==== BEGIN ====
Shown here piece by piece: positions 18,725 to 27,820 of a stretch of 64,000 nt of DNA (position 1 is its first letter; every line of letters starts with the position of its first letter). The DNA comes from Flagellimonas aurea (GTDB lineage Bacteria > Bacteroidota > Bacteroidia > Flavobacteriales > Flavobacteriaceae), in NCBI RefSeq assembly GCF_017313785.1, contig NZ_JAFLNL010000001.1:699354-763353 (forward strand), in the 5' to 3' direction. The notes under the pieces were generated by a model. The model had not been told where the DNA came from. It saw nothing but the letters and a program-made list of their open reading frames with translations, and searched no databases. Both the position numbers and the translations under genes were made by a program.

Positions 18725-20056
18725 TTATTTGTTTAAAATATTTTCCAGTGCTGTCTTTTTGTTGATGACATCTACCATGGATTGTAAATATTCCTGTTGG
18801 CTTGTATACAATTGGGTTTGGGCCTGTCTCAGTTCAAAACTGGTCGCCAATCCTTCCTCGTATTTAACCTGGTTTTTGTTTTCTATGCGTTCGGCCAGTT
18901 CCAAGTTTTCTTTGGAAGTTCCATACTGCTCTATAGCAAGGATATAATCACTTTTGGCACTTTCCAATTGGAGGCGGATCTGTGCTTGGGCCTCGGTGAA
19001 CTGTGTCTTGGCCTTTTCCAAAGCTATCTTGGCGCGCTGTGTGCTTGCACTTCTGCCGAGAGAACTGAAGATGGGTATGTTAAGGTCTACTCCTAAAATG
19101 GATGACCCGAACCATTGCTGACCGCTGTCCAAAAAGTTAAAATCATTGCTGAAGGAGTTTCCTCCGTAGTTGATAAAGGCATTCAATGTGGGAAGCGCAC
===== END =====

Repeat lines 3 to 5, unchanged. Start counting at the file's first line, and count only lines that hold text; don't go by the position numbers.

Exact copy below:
18725 TTATTTGTTTAAAATATTTTCCAGTGCTGTCTTTTTGTTGATGACATCTACCATGGATTGTAAATATTCCTGTTGG
18801 CTTGTATACAATTGGGTTTGGGCCTGTCTCAGTTCAAAACTGGTCGCCAATCCTTCCTCGTATTTAACCTGGTTTTTGTTTTCTATGCGTTCGGCCAGTT
18901 CCAAGTTTTCTTTGGAAGTTCCATACTGCTCTATAGCAAGGATATAATCACTTTTGGCACTTTCCAATTGGAGGCGGATCTGTGCTTGGGCCTCGGTGAA